The party of France’s President Nicolas Sarkozy is likely to be defeated in regional elections, according to new exit polls. Sarkozy’s center-right UMP party is reportedly losing to the Socialists, a result aided by low turnout. This is the last nationwide vote before the 2012 presidential and parliamentary elections, BBC News.
An American consulate worker and her husband have been killed by suspected drug traffickers in Cuidad Juárez, Mexico. Another worker’s husband was also killed, and two children were wounded. The White House has responded to the killings, expressing outrage and vowing to work with Mexican officials to find the killers, NY Times.
Soccer legend David Beckham is expected to miss this summer’s World Cup, which was likely to be his last, after he tore his Achilles tendon in an Inter Milan match today, Sky News. In college basketball news, today the 64 teams who will take part in March Madness, the annual championship tournament, were chosen. Brackets can be found here.
Two French hostages taken in the Central African Republic in November have been freed. Both were working for French aid group Triangle Generation Humanitaire. They were released in the Darfur region and are on their way to the Sudanese capital city Khartoum, BBC News.
American Amanda Knox, 22, has been found guilty for the murder of her British roommate Meredith Kercher by an Italian jury. The case has garnered worldwide attention, in part due to Knox’s optimism that she would be acquitted of all charges. Her former boyfriend was also found guilty and Knox has been sentenced to 26 years in prison, CNN.
A fire at a Russian club has killed over 100 people. The fire occurred in the city of Perm and is believed to have by caused by fireworks, which were set off inside the club, BBC News.
Two Rwandan peacekeepers have been killed in Darfur by Sudan rebels. The peacekeepers were a part of the group Unamid, which have seen 19 of their workers killed in the area in the last two years, BBC News.
The opening matches and groups were set for the 2010 World Cup earlier today. Group G is largely considered the “Group of Death,” with Brazil, Portugal, and Ivory Coast all in the group. The U.S. and England will play a heavily anticipated match on June 12, CDB.
Iran has accused Pakistani agents of aiding a suicide attack in Sistan-Baluchistan that killed at least 35 people. The attackers targeted a group of Revolutionary Guards and at least six officers were killed, BBC News.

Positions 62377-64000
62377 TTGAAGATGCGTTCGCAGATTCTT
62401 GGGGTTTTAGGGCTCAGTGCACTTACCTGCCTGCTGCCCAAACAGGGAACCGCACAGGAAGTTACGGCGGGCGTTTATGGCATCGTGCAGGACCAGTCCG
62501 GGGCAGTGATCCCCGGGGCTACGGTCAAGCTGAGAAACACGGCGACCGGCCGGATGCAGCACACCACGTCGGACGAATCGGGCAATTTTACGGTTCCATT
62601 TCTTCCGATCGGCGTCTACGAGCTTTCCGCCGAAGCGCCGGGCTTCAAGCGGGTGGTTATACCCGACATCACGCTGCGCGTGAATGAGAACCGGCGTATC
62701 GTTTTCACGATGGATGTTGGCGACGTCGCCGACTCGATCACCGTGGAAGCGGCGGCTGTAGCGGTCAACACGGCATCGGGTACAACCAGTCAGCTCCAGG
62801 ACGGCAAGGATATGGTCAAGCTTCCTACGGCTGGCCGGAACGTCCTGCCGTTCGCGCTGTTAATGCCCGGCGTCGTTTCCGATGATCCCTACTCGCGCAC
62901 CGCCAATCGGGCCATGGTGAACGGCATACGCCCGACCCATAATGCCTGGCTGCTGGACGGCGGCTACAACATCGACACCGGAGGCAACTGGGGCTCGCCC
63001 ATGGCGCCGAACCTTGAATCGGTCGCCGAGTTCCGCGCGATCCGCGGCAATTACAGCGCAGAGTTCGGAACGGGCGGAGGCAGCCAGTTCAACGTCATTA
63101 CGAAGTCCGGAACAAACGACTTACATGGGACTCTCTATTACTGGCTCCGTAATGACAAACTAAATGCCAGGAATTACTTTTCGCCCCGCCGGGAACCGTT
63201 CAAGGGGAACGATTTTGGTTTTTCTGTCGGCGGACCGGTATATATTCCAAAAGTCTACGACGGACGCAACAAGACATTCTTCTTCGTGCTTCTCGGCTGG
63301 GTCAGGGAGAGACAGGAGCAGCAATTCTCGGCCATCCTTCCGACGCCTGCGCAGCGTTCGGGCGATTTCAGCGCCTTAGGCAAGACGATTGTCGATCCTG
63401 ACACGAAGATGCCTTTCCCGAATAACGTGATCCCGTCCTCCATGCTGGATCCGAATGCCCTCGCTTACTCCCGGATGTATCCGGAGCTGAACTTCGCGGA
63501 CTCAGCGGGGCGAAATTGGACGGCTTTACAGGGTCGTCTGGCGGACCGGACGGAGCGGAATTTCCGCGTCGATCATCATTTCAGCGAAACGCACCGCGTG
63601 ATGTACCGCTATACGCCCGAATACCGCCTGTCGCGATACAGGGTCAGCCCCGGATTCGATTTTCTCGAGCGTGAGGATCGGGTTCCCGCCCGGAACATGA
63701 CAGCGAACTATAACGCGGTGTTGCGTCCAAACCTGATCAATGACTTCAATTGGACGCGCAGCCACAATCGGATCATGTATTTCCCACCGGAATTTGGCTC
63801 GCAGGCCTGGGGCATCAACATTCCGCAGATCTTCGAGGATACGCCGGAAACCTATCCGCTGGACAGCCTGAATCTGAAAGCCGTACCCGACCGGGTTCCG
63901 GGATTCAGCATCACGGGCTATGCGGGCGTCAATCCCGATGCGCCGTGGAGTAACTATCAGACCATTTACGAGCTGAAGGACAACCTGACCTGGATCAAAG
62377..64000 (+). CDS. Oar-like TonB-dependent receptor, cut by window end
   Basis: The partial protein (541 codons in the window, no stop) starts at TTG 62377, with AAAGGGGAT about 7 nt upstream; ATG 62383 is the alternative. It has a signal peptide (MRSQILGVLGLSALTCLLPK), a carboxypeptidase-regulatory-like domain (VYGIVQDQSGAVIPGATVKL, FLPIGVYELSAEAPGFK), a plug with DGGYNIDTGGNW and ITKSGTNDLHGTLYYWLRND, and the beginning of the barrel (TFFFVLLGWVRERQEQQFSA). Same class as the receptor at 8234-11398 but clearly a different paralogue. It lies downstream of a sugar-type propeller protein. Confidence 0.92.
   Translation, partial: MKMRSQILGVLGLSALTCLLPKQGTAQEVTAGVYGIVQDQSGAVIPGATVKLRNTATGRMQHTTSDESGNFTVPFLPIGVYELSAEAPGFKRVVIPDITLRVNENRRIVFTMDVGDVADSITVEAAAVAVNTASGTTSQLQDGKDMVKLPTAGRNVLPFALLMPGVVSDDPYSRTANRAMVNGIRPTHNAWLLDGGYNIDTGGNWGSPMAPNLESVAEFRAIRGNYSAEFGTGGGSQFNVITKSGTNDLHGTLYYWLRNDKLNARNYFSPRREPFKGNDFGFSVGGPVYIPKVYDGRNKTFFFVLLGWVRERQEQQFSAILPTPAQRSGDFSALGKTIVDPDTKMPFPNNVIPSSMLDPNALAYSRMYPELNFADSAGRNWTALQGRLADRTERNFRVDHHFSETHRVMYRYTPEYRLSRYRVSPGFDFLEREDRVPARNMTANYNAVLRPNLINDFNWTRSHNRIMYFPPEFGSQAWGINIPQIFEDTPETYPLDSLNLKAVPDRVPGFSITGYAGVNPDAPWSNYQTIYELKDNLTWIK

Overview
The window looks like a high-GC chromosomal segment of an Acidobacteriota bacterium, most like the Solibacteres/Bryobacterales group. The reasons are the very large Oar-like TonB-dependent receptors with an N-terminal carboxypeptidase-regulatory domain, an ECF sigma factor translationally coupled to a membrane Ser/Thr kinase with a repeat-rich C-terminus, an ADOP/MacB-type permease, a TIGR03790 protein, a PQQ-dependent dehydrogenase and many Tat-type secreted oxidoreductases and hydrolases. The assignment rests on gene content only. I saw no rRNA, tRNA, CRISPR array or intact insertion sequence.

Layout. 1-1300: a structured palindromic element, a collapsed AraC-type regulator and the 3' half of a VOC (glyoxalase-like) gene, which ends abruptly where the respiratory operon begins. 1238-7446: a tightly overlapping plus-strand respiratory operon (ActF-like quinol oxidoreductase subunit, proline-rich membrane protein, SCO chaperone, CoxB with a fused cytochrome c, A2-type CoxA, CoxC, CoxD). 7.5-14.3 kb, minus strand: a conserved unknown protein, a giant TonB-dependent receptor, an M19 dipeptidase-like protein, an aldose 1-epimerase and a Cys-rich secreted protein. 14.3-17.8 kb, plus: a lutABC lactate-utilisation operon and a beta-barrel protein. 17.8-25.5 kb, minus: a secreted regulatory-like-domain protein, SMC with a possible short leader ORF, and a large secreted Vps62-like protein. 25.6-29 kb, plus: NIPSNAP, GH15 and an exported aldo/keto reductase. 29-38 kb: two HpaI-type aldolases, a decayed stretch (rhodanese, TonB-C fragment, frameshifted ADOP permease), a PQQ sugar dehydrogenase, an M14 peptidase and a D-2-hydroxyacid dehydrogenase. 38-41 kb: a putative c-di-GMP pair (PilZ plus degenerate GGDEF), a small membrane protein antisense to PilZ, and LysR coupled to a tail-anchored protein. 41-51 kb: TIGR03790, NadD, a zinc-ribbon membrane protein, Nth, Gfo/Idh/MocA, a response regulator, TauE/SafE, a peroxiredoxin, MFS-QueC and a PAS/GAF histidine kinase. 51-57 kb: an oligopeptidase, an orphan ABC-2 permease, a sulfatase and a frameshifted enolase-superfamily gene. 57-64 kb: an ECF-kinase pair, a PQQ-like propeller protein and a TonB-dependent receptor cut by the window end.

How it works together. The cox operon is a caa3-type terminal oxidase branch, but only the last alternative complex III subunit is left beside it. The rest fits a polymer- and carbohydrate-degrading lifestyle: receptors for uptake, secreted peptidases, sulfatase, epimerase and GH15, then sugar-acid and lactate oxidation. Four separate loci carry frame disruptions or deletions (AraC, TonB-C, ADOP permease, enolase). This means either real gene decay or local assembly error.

Colorado officials have confirmed that they believe the story of a six-year-old being trapped in a runaway balloon was indeed a hoax. The boy was found safe in his home hours after a desperate search and rescue operation was launched. Authorities say they realized the story was false while watching the boy’s family on Larry King Live, where the boy said “You guys said we did this for the show.” Sheriff Jim Alderden of Larimer County called the story a “publicity stunt,” CNN.
Two aid workers from the Irish agency Goal have been freed after being kidnapped in Darfur over 100 days ago. The conflict in Darfur began in 2003 and has claimed more than 300,000 lives, Reuters.
NASA says it has discovered a stripe of hydrogen that surrounds our solar system. Much about the ring is a mystery, such as why it’s there and what it does, NPR.
Hot Topic: How easy is it to target the Taliban?
The raging wildfire in California doubled in size today and has charred 105,000 acres. Firefighters are currently attempting to protect Mount Wilson from the fire, a historic area that houses world-famous telescopes and transmission equipment, Reuters.
Two members of the UN/African Union (Unamid) peacekeeping force have been kidnapped in Darfur. The man and woman were abducted in the town of Zalingei and their nationalities are not yet known, BBC News.
An eighth victim has died in Brunswick, Georgia after a mass murder at a mobile home on Saturday. A ninth person is in critical condition and police say they have no suspects, AJC.
Disney has announced they are buying comic book giant Marvel for about $4 billion in cash and stock, AP.
A California woman who was kidnapped in 1991 when she was 11 has been found alive. Jaycee Lee Dugard was abducted 18 years ago at a bus stop, and police say she lived with her abductors, Phillip and Nancy Garrido, this whole time. Phillip Garrido is a convicted sex offender and was imprisoned for rape. Police say Garrido fathered two children with Jaycee, with the first being born when she was only 14. Garrido also apparently kept Jaycee and her children hidden in tents in his backyard, Reuters.